Can I throw some more value? Now? I normally wouldn’t do this. This is normally reserved for VIP clients who pay me a lot of dough. But can I give out a bonus to your listeners? Is that okay? Not bad? Yes. Okay, I also have what are called trance phrases. If you could write this down, find yourself. discover yourself. These are phrases designed to create an under triggering unconscious mechanism for automatic obedience, and instant action. And let me and really powerful. So I want to unpack this with you, Christina, what does it mean? To find yourself doing something? Let me ask you, have you ever did you ever just find yourself with your head in the refrigerator? Wondering Wait, I don’t remember how I got here. And I don’t even know what I’m looking for that ever happened to you? Mm hmm. You ever just find yourself falling in love? Mm hmm. Do you ever find yourself falling out of love and thinking, what the heck was I thinking? Yes, you ever just find yourself driving down the highway and all of a sudden 10 minutes has gone by and you didn’t even recognise that the time had flown by suddenly, you’re 10 miles away from where you were thinking. All of these are hypnotic phenomena that happened to us all the time anyway. They’re hypnotic in the sense that there’s no conscious effort, no conscious authorship or or agency to them. They just happen unconsciously, which implies there’s no effort required. There’s no need to resist, and it’s going to happen automatically. So you can weave these into your sales process. So if I say before we share our marketing plan together, I’m not sure just exactly how you’ll find yourself growing more and more fascinated as you discover yourself really wanting to move forward today. You see what I’m doing there. Now I’m not only being vague, but I’m weaving in some more processed language to get them really triggering into trance states as it’s certain. It’s what it’s essentially doing. If I want to get technical, this is why I only share it with VIP clients is you’re setting up a hypnotic loop. So that every time you go through the process, they continue to reinforce the idea that they’re finding themselves that they’re discovering themselves, your every word you say once you say that is whittling away any resistance and opening them up to automatically want to do what you’re suggesting. So it’s taking the power of your suggestions. And it’s 10 axing them by putting him through that lens of finding themselves and discovering themselves. Now no one’s going to catch that. No one is going to catch it, it’s going to slide right through the conscious filtering mechanism.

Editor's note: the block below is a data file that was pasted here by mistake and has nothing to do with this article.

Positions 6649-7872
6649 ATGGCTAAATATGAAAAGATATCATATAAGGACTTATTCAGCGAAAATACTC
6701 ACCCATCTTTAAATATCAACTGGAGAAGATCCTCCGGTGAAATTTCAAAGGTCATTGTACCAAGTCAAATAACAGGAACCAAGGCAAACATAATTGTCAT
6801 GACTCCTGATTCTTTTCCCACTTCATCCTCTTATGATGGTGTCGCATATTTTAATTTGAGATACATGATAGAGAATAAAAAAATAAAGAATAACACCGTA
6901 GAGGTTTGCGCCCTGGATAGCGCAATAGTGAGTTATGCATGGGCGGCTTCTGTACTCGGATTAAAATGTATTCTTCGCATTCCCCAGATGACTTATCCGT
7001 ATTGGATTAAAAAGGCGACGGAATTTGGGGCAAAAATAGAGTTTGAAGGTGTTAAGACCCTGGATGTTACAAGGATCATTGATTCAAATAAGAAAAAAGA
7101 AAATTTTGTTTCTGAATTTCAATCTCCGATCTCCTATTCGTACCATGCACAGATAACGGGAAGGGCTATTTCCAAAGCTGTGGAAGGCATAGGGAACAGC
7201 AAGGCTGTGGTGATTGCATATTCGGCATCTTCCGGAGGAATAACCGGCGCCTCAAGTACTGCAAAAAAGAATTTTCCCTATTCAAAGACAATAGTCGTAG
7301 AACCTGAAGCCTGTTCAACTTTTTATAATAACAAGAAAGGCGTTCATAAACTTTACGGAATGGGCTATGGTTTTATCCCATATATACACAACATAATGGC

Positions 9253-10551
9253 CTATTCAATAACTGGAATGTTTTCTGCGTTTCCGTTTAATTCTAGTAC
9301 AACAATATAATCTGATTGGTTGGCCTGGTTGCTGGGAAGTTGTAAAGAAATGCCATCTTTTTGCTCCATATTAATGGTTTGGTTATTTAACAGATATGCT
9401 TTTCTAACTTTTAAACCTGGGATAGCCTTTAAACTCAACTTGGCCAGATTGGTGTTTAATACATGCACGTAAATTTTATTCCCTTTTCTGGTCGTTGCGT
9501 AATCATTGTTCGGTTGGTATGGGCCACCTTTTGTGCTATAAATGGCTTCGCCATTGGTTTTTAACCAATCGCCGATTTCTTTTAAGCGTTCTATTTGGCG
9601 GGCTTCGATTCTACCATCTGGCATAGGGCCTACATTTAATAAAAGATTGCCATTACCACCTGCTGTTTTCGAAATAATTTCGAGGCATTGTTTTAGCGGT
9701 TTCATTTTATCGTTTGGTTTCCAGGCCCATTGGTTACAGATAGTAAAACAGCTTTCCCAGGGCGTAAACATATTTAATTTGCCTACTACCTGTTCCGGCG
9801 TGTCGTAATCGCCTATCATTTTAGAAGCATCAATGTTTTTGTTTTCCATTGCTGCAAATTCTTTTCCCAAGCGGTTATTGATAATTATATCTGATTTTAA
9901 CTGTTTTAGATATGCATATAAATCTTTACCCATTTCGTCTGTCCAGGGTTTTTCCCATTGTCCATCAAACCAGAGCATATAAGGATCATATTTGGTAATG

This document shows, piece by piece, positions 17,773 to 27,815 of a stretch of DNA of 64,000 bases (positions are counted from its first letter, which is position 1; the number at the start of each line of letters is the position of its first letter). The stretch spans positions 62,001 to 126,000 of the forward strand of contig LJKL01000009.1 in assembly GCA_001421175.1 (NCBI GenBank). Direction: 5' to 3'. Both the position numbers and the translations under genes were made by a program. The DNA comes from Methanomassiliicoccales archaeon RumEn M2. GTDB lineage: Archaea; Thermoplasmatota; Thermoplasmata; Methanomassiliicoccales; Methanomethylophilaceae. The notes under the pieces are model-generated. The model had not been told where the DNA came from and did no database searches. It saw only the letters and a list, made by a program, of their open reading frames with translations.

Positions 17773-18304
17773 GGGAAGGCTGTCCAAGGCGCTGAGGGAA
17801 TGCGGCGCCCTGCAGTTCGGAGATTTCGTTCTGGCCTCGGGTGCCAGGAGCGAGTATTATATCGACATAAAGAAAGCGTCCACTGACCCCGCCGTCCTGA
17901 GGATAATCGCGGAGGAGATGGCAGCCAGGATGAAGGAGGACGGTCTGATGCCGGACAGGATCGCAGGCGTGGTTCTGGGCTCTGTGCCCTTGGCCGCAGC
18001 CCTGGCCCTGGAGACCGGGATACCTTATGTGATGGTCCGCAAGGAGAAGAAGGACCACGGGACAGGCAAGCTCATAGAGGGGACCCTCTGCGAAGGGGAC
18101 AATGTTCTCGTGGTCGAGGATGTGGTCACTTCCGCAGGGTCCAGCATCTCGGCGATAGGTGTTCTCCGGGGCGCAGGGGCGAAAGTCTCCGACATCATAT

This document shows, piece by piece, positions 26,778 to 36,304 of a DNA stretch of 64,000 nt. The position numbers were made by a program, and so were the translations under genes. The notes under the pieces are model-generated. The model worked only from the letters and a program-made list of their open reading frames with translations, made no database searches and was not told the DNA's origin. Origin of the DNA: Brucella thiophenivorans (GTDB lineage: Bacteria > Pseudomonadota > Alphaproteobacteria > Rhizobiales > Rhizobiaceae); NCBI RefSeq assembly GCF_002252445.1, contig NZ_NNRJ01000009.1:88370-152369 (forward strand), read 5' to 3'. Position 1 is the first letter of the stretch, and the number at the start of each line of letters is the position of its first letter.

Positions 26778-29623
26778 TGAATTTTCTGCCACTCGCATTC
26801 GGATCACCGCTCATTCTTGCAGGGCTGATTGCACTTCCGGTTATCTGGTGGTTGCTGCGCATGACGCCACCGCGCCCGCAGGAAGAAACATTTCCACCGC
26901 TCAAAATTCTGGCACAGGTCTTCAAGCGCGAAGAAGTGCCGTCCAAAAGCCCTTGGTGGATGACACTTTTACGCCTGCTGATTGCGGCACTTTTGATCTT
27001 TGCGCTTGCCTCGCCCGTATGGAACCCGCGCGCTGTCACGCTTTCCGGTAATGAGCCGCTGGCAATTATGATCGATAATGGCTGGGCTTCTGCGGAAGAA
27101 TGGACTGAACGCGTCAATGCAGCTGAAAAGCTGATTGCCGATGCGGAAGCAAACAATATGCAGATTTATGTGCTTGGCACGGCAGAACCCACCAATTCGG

Krisstina Wise [27:59]